The West Tower (9 ft. by 8 ft.) is of the 14th century, and of three stages; the roof is pyramidal; on the E. wall are the weatherings of the former steep-pitched roof of the nave. In the E. wall of the ground stage is a doorway with jambs and two-centred arch of two chamfered orders, much defaced. The W. window is of one pointed light also much defaced. The S. and W. walls of the second stage have each a single-light window, probably originally trefoiled, but now roughly pointed. The bell-chamber has, in each wall, a window, originally of two trefoiled lights in a square head; the brick jambs are of the 16th century, and the E., N. and W. windows now have square heads, and the N. and W. windows have no mullions; the head of the S. window is weathered, but unaltered.
The South Porch is of the 16th century, and is built entirely of brick, with a crow-stepped S. gable. The outer archway is four-centred, and of two continuously chamfered orders. The E. and W. walls have each a window of two lights under a four-centred head.
The Roof of the nave is of c. 1500 and of double hammer-beam type; the main timbers are moulded and the spandrels of the hammer-beams are filled with crude pierced tracery; the wall-plates are carved with running foliage. Above the opening between the chancel and nave is a moulded, cambered and embattled beam of c. 1600.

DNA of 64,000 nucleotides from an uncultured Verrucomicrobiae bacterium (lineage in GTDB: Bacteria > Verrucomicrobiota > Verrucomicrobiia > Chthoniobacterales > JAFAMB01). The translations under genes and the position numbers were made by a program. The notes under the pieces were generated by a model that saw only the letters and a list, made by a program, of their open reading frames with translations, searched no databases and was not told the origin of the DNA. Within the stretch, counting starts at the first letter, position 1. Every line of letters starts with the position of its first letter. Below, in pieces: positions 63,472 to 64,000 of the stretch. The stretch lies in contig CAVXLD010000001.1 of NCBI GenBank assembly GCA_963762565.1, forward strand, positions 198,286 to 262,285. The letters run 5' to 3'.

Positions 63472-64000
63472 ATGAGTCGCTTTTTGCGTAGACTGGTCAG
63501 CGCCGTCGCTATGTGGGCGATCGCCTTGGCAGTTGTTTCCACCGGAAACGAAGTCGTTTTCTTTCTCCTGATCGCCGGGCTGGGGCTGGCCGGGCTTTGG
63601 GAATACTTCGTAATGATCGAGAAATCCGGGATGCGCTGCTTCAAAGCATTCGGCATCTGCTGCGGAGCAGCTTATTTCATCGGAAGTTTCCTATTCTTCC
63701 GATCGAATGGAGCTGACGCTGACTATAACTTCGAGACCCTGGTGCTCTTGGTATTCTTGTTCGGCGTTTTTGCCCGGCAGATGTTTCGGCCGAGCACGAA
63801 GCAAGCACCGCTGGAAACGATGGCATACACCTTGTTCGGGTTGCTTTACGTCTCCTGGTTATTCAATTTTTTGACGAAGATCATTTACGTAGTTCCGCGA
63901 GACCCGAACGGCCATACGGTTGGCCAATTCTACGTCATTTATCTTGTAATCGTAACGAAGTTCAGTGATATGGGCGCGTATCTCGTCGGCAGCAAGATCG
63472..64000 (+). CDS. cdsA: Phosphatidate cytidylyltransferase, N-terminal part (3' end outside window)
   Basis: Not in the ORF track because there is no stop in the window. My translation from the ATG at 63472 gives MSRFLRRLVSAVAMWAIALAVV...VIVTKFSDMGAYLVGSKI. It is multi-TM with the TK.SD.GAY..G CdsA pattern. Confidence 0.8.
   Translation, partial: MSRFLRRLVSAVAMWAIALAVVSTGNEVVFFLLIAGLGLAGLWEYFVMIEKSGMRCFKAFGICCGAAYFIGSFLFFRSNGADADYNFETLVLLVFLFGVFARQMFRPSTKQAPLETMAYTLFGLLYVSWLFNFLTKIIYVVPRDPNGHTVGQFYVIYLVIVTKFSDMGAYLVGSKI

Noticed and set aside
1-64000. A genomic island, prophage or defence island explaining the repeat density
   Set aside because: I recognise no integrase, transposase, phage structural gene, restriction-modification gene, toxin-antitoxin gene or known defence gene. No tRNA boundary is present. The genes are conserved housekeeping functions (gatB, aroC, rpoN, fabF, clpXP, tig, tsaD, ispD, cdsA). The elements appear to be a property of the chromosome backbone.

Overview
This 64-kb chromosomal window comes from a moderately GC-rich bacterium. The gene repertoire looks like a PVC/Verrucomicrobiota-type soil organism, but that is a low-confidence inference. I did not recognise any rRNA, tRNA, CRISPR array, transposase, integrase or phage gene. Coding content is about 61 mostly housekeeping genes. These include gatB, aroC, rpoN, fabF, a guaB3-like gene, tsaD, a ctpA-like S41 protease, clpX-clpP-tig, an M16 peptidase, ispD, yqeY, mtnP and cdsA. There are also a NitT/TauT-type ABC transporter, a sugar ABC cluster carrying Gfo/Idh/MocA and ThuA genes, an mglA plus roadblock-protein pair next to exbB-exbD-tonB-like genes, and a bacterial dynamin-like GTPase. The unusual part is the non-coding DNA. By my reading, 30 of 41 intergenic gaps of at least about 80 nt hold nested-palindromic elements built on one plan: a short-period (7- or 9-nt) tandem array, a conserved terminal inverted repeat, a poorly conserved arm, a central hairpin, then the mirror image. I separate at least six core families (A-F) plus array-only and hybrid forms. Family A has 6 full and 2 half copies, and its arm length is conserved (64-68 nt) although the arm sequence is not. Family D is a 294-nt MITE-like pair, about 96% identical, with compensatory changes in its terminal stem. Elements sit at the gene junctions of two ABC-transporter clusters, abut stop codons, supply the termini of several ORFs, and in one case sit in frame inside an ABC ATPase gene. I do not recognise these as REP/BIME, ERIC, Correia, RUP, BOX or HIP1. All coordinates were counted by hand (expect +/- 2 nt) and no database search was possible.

Fittings—Bells: three; 1st possibly by John Sturdy, 15th-century, inscribed 'Sancte Gabriel'; 2nd by Miles Graye, 1617; 3rd by Miles Graye, 1661. Door: In S. door of chancel, of two plain nail-studded battens, 16th-century. Glass: In nave—in S.E. window, two reversed shields (a) or a chief indented sable, for Harsicke, (b) ermine a cheveron sable with three crescents or thereon, for Dorward, late 15th-century. Monuments and Floor-slabs. Floor-slabs: In porch—(1) to Radclyffe Todd of Sturmere Hall, 1675; (2) to [Martha] wife of Radclyffe Todd and secondly of [Thomas] Ferrand, 1679, much defaced. Plate: includes small goblet of 1676, of secular origin. Stoup: In porch—with crude four-centred head, front of basin cut away, early 16th-century.
a (2). Sturmer Hall and moat, W. of the church. The House is of two storeys, timber-framed and faced with modern brick; the roofs are tiled. It was built, probably in the 15th century, but was apparently much altered c. 1600, and again in the 19th century. It is of half-H-shaped plan with the cross-wings at the E. and W. ends. At the W. end is a chimney-stack of c. 1600 with the bases of four octagonal shafts, each surmounted by a modern shaft. Inside the building, a room in the E. wing is lined with 17th-century panelling. The upper storey has a cambered tie-beam with curved braces, but the roof has been rebuilt.